When Expos fans watched to see if a new stadium would come
Ownership sought a new baseball stadium, threatening to move the team if that didn't happen
The clock was ticking on an ultimatum from Montreal Expos president Claude Brochu when the team's season was wrapping up in 1997.
Brochu had announced that June that the Expos needed to get a new stadium within one year, or the team would be moved.
"It's not a question of a choice between Olympic Stadium or a downtown stadium," said Brochu, who was among a group of investors who purchased the team in 1991. "It's a choice between a new ballpark downtown or no ballclub here in Montreal."
The club was pitching a $250-million stadium project that would be built close to the Molson Centre, where the Montreal Canadiens played.
The big question was where the money would come from.
'That stadium will not get built'
Many baseball-watchers didn't expect to see the Expos stick around town, given that the stadium seemed to be a hard sell and there didn't seem to be any government support on the table.
"That stadium will not get built and the Expos will move," said Mary Ormsby, a reporter with the Toronto Star, when discussing the team's future on CBC's Midday in September of that year.
Scott Taylor, a Winnipeg newspaper columnist, pointed to remarks made by Brochu about where the franchise would be headed.
"Claude Brochu has said that if the stadium isn't guaranteed by April 1st of 1998, they'll play the '98 season, they'll be gone in Northern Virginia for 1999," said Taylor, during the same discussion on Midday.
That ended up being a somewhat accurate prediction, as the Expos would eventually move to Washington, D.C., but not until after the 2004 season.
Spring arrives without a new stadium
As the 1998 season rolled around, the team was still trying to make a new stadium happen. And the ownership reiterated its message as to what was at stake.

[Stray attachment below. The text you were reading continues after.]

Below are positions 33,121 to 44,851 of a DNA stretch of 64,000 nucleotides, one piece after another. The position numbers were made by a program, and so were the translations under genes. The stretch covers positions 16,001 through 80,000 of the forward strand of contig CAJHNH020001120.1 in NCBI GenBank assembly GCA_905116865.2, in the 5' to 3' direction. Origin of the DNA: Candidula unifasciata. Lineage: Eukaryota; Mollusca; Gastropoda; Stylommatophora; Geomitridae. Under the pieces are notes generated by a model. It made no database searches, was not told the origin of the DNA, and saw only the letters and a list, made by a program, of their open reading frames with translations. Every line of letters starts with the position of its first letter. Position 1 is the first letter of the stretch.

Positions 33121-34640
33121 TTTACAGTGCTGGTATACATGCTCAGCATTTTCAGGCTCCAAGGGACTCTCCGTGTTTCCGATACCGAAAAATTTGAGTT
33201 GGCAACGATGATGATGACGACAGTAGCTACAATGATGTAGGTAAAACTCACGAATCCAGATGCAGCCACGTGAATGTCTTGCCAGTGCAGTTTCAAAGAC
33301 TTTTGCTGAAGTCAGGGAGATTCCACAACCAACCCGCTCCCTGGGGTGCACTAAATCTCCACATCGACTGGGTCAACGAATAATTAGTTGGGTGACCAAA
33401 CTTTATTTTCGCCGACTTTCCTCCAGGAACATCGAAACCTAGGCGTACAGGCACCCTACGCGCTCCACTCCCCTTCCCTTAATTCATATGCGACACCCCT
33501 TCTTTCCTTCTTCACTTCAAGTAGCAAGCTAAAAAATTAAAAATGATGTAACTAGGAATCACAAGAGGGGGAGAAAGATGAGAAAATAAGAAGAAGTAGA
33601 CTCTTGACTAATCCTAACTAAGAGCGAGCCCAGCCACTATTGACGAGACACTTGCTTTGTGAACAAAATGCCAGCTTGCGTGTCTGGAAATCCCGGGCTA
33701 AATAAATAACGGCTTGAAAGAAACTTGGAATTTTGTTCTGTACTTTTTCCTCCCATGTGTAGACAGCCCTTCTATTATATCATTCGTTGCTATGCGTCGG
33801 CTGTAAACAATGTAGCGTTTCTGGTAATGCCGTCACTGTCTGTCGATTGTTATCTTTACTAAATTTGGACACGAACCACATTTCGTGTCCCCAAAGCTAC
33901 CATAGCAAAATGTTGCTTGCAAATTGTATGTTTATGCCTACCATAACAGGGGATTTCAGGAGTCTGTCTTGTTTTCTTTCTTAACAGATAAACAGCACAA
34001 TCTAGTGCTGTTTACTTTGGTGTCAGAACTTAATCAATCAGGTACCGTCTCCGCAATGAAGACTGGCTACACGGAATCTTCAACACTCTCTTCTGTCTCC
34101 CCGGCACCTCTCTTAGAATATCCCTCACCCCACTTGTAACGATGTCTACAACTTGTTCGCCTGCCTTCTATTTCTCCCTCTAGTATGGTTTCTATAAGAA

"We don't have the ownership group that's prepared to lose $30 [million], $40 [million], $50 million a year, just to keep a team in Montreal," said Brochu, when speaking to CBC that spring.
"It really is quite simple: We either relocate ourselves downtown in a new facility or we move the franchise."
The team's continuing financial struggles were clear: Revenues had fallen to less than two-thirds of the league average over the decade, according to a report on CBC's Sports Journal by reporter Brenda Irving.
Hence the drive for a new stadium with more fans in the seats. According to Irving, the club had commissioned a study that suggested a move downtown could triple revenues.
A name, but no stadium
During the off-season and into the spring, the Expos had managed to raise millions in commitments to corporate boxes and seat leases in the new stadium.
And in May of 1998, as shown in the clip above, it was announced that Labatt was willing to put forward $100 million for naming rights, over a 20-year period, should the stadium be built.
The push continued through the summer, with The National's Mark Kelley reporting in July that the Expos would be seeking $150 million in government money for the project.
In the end, the Expos never managed to close the gap on the money needed for a new ballpark. The team played six more seasons at Olympic Stadium — and went through some ownership changes — before being moved to the U.S. by Major League Baseball.